Keywords: Poverty, Sense of belonging, Kinship, Female subject, Turkey, Family, Women
    Date: 2009–03
  8. By: Maleiha Malik
    Abstract: This paper examines the potential for accommodating Muslim legal and ethical norms within European liberal democracies. It focuses on areas of personal life such as family norms and ethics. The main argument of the paper is that in some areas - such as divorce or contract law - there is potential for accommodating Muslim legal and ethical norms within mainstream political and legal institutions. The advantage of this strategy is that it can encourage Muslims to identify with national political and legal institutions. This strategy can, in turn, encourage the integration of Muslims into mainstream European institutions and promote the goals of social cohesion. However, the accommodation of some relgious and cultural norms in this way can create a risk of harm to women. Therefore, there need to be special processes to ensure that Muslim women's autonomy is safeguarded. The paper includes a case study and discussion of Muslim family law arbitration, and the use of 'sharia tribunals', in Great Britain.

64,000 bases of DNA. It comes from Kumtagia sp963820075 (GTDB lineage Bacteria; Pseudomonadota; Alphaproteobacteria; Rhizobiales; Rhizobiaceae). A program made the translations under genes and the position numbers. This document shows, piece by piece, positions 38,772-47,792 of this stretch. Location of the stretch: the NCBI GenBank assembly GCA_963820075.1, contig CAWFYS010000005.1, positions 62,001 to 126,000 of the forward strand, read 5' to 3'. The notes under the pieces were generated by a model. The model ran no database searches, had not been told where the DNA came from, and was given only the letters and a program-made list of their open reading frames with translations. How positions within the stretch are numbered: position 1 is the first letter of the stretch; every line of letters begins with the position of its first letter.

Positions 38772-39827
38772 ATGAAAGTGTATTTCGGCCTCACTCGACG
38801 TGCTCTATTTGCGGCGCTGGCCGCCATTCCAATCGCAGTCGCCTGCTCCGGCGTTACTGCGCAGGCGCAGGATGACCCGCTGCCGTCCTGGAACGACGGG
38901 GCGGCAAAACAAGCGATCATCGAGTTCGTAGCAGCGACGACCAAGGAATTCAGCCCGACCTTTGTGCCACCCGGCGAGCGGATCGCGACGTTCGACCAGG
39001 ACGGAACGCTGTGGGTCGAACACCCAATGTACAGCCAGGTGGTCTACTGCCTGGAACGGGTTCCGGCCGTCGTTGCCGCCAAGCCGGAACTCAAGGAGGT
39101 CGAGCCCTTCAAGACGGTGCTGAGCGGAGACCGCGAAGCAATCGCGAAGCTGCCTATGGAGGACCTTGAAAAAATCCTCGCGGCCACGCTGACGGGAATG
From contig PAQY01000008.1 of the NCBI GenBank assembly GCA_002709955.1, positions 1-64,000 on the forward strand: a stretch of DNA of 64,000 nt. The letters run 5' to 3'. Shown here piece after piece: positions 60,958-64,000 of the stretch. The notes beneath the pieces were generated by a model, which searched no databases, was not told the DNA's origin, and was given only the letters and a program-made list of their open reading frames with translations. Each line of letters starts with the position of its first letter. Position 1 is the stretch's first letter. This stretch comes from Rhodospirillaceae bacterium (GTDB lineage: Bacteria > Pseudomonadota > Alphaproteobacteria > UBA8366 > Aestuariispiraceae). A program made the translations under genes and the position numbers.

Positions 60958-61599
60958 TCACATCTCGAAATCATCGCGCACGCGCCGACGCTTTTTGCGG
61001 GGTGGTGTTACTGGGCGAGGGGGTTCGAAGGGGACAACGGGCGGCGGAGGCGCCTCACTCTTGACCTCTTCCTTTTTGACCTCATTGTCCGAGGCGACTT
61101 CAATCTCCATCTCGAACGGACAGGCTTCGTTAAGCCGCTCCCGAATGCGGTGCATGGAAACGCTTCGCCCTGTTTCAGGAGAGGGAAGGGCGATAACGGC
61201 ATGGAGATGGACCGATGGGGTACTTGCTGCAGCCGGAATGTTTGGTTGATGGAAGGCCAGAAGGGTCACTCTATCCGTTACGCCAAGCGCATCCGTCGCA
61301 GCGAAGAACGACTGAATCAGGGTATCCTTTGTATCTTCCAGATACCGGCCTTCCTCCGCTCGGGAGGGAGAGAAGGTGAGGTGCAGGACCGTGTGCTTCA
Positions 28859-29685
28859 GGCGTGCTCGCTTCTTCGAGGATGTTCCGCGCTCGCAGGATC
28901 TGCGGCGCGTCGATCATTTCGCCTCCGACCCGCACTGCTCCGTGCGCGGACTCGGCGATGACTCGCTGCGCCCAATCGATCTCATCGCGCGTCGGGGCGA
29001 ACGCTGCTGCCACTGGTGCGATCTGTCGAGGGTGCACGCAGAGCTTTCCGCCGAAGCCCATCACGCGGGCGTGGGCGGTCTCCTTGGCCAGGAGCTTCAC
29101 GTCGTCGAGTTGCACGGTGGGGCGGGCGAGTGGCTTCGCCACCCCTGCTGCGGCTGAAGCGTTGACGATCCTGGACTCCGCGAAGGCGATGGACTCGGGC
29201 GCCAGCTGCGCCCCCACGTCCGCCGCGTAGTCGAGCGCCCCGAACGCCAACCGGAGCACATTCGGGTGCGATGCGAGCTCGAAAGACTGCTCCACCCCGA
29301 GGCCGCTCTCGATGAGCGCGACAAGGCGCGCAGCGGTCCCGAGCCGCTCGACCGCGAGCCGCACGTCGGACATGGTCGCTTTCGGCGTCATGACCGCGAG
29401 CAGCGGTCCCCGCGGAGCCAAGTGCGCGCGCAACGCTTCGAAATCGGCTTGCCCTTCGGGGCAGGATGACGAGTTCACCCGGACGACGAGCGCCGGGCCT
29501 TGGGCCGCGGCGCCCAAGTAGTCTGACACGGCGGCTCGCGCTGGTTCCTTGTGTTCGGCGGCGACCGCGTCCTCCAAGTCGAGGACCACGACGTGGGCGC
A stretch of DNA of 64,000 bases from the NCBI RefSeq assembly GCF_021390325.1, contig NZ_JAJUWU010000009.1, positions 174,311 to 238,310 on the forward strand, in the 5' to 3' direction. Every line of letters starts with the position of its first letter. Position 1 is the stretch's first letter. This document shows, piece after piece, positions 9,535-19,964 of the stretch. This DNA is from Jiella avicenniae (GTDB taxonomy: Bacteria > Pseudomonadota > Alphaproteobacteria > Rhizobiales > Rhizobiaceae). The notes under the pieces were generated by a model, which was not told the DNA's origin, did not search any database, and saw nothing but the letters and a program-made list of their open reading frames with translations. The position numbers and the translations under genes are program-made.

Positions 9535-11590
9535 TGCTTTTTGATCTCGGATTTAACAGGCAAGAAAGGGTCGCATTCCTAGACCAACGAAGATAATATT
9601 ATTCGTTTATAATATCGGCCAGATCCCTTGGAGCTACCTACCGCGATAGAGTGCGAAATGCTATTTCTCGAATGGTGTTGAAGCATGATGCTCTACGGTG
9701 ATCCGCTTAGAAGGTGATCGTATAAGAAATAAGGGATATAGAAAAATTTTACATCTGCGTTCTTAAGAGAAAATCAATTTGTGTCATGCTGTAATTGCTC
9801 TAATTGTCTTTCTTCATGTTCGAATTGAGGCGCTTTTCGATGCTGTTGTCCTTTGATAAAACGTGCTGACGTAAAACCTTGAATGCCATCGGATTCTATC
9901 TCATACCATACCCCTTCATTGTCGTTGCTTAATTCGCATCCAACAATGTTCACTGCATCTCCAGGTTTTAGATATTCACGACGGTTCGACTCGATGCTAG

Date: 2009–06–15
  9. By: Edwards, J.; Ogilvie, S.
    Abstract: Economists draw important lessons for modern development from the medieval Maghribi traders who, it has been argued, enforced contracts collectively through a closed, private-order coalition. We show that this view is untenable. Not a single empirical example adduced as evidence of the putative coalition shows that any coalition actually existed. Furthermore, the Maghribis entered business associations with non-Maghribis and used formal enforcement mechanisms. The Maghribi traders cannot be used to argue that the social capital of exclusive, private-order networks will facilitate exchange in developing economies. Nor do they provide any support for the cultural theories of economic development and institutional change for which they have been mobilised.
    JEL: O17
    Date: 2009–07–30